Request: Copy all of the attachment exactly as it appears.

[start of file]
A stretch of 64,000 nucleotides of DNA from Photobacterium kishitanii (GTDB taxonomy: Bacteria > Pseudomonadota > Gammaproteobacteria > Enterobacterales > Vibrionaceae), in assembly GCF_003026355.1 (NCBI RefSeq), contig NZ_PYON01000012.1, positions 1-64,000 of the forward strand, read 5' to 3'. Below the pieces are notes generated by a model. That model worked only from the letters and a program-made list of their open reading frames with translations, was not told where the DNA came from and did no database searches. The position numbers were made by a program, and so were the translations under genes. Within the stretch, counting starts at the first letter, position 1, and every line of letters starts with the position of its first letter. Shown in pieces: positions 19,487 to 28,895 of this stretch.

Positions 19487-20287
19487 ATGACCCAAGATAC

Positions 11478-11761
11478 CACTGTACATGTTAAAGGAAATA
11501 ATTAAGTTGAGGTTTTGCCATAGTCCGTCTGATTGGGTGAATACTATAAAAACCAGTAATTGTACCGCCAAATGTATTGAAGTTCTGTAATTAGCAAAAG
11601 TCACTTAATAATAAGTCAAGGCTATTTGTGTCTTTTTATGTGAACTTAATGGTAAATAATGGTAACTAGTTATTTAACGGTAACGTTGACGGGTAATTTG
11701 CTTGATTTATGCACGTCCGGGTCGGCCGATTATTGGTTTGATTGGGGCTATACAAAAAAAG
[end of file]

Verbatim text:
A stretch of 64,000 nucleotides of DNA from Photobacterium kishitanii (GTDB taxonomy: Bacteria > Pseudomonadota > Gammaproteobacteria > Enterobacterales > Vibrionaceae), in assembly GCF_003026355.1 (NCBI RefSeq), contig NZ_PYON01000012.1, positions 1-64,000 of the forward strand, read 5' to 3'. Below the pieces are notes generated by a model. That model worked only from the letters and a program-made list of their open reading frames with translations, was not told where the DNA came from and did no database searches. The position numbers were made by a program, and so were the translations under genes. Within the stretch, counting starts at the first letter, position 1, and every line of letters starts with the position of its first letter. Shown in pieces: positions 19,487 to 28,895 of this stretch.

Positions 19487-20287
19487 ATGACCCAAGATAC

Positions 11478-11761
11478 CACTGTACATGTTAAAGGAAATA
11501 ATTAAGTTGAGGTTTTGCCATAGTCCGTCTGATTGGGTGAATACTATAAAAACCAGTAATTGTACCGCCAAATGTATTGAAGTTCTGTAATTAGCAAAAG
11601 TCACTTAATAATAAGTCAAGGCTATTTGTGTCTTTTTATGTGAACTTAATGGTAAATAATGGTAACTAGTTATTTAACGGTAACGTTGACGGGTAATTTG
11701 CTTGATTTATGCACGTCCGGGTCGGCCGATTATTGGTTTGATTGGGGCTATACAAAAAAAG